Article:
The internet simply loves seizing on to a grabby phrase and over the last couple of years, I’ve seen more people throw around the idea of “intrusive thoughts”. But as someone with OCD, it can be frustrating when folks online don’t grasp how debilitating intrusive thoughts can be.
Living with OCD means navigating some truly heinous intrusive thoughts on the daily. And yes, while everyone has intrusive thoughts, for people with OCD and PTSD the experience is slightly different.
When you have OCD, your intrusive thoughts aren’t just stuff like giving yourself a spontaneous fringe. They can be violent, or sexual: in short, more fucked up than a bad hair cut.
So to get a better understanding of intrusive thoughts, I enlisted the help of Dr David Berle, an Associate Professor of Clinical Psychology at the University of Sydney.
First things first: what are intrusive thoughts?
Dr Berle told PEDESTRIAN.TV that intrusive thoughts, as you might be able to guess from the name, are thoughts which “intrude on our day-to-day activities and the things that we’re concentrating on”.
He explained that they aren’t inherently upsetting, but they can be. Intrusive thoughts can take the form of “words in our heads”, an image or “sometimes even a sudden impulse to do something”.
“The key thing is that they’re intrusive, so they tend to interfere with what we’re otherwise doing.”
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How do people with OCD experience intrusive thoughts?
Dr Berle explained that what appears to be different for folks with OCD “is the meaning and interpretation they make of an intrusive thought”.
He used the example of someone without OCD having a thought about whether they’d locked the house that morning.
“[They might] be easily able to dismiss it as a silly random thought that probably doesn’t mean anything,” he said.
“But for someone with OCD, that same thought might be interpreted in a very, very kind of serious way as indicating that they may have forgotten to lock the house, that the house may get broken into — things like that.”
One of the tricky things about living with OCD is that interpreting intrusive thoughts can be really distressing. For example, the thought might be understood as “reflecting a potential catastrophe” which is now more likely to happen because you’ve had an intrusive thought about it.
People also might “interpret the thought as being a reflection of their own intentions and wishes”. Not fun.
“We all get a bit frustrated at other people at times, and [a person] might have an angry thought of ‘I wish they weren’t here’ or something,” Dr Berle said.
“But for someone with OCD, a thought like that can lead them to worry that they actually truly wish that that was the case.”
Actually though, that’s not what intrusive thoughts are.
“An intrusive thought is not necessarily a sign of our opinions or our attitudes, or our intentions. It’s instead just a relatively random thought that has arisen in that situation,” Dr Berle said.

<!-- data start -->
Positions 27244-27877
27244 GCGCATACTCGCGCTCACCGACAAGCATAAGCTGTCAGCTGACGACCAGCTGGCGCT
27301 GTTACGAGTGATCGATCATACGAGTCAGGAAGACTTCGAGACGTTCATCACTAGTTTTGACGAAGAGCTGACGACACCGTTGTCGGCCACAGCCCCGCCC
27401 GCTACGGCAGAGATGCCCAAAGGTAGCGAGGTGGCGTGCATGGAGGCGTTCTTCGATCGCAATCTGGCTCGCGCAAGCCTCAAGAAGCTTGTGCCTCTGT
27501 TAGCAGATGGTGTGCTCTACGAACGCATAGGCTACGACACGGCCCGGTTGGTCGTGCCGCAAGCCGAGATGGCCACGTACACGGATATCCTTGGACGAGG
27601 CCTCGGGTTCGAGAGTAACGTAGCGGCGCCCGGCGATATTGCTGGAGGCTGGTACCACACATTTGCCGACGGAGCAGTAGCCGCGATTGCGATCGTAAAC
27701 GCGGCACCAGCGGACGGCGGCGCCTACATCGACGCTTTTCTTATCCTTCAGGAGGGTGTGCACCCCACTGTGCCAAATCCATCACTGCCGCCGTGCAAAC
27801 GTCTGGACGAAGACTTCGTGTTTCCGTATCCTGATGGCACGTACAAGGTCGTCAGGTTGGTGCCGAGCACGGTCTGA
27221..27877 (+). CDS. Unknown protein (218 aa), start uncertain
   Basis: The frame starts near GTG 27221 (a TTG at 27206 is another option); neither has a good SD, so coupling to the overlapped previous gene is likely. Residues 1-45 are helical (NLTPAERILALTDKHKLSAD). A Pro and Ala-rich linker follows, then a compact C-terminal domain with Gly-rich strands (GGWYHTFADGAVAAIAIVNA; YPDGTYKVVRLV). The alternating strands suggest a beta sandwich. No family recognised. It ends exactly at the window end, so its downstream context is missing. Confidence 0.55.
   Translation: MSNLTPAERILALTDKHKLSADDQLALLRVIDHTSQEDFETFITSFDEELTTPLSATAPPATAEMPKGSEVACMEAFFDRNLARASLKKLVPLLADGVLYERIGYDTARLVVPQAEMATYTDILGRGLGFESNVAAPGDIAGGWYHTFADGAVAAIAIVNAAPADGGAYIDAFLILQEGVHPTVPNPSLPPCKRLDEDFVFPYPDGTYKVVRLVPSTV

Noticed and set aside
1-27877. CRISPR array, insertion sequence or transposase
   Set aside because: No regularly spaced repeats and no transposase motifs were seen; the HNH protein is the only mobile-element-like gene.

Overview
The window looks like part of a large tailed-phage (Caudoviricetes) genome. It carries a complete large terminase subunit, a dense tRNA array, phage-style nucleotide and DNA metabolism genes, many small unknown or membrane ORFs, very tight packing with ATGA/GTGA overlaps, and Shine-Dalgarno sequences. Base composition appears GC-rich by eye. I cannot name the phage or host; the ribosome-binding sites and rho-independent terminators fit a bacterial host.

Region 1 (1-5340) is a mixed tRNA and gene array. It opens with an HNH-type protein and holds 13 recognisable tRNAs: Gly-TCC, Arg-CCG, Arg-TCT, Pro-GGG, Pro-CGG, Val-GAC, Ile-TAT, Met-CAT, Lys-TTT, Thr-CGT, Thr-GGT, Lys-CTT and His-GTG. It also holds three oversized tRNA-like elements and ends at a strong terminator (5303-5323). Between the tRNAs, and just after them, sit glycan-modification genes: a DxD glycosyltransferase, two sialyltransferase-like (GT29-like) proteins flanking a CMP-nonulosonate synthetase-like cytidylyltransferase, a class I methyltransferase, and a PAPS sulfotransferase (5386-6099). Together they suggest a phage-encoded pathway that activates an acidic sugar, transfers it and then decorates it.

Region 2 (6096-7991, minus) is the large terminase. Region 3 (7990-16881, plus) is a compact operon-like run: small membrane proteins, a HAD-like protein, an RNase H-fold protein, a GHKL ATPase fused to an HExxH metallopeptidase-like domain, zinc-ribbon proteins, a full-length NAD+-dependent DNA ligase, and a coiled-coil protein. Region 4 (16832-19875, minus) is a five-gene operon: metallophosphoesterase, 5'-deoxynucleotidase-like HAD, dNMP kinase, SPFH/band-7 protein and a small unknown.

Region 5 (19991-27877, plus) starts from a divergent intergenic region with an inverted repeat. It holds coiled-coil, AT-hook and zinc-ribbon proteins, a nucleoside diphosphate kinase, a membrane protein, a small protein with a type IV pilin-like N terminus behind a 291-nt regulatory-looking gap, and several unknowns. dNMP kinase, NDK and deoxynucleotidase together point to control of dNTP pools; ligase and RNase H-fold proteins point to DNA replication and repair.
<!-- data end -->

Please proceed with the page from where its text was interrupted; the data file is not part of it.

What are some common intrusive thoughts for people with OCD?
There’s a bloody ‘yuge range of intrusive thoughts people with OCD might have.
Dr Berle did highlight some common themes which often pop up.
“People with OCD often describe intrusive thoughts of harm to themselves or other people,” he said.
“So they might be having unwanted thoughts that they themselves might actually instigate harm to someone else… either through doing something or through not doing something, through forgetting to turn off an appliance or lock the doors.
“Intrusive thoughts about germs and contamination are also very common.”
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Obviously not everyone with OCD experiences all the same intrusive thoughts.
Part of the reason I didn’t realise I had OCD for such a bloody long time is because I don’t really experience contamination OCD. But alas, many of our pop culture stereotypes of OCD are exclusively focused on cleaning and organising.
Will we ever come back from the Monica Geller-fication of OCD? One can only hope.
According to Dr Berle, it’s really important for folks to understand the massive breadth of intrusive thoughts.
“It’s partly for that reason that people with OCD can start to really feel that they’re unusual or different, because they might be having a very unusual thought,” he said.
The more you know!
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Dr Berle also mentioned that people with OCD tend to have intrusive thoughts about the things they fear most. This may sound like an Albus Dumbledore quote but in real life, it can be very distressing.
“By its nature, OCD leads the person to be very vigilant for the occurrence of thoughts about those sorts of horrible or catastrophic things,” Dr Berle said.
Not only are you getting thoughts about the shit which upsets you the most, you’re also hypervigilant of those thoughts. This can mean you’re more highly aware of those thoughts when they do happen — which in turn can lead to you questioning yourself.
“[They might] think, ‘Is the very fact that I’m having these thoughts all the time a sign… is that proof that I really want this to happen, or that this really will happen?'” Dr Berle said.
Now of course, it’s not. But that can be really hard to process.
“It’s really important for people with OCD to remind themselves that thoughts… occur, and that they don’t necessarily mean anything about us, or our intentions or the likelihood of things,” Dr Berle said.
So the next time you’re having a scroll through Twitter and see someone joking about intrusive thoughts, just remember how wildly different our experiences can be.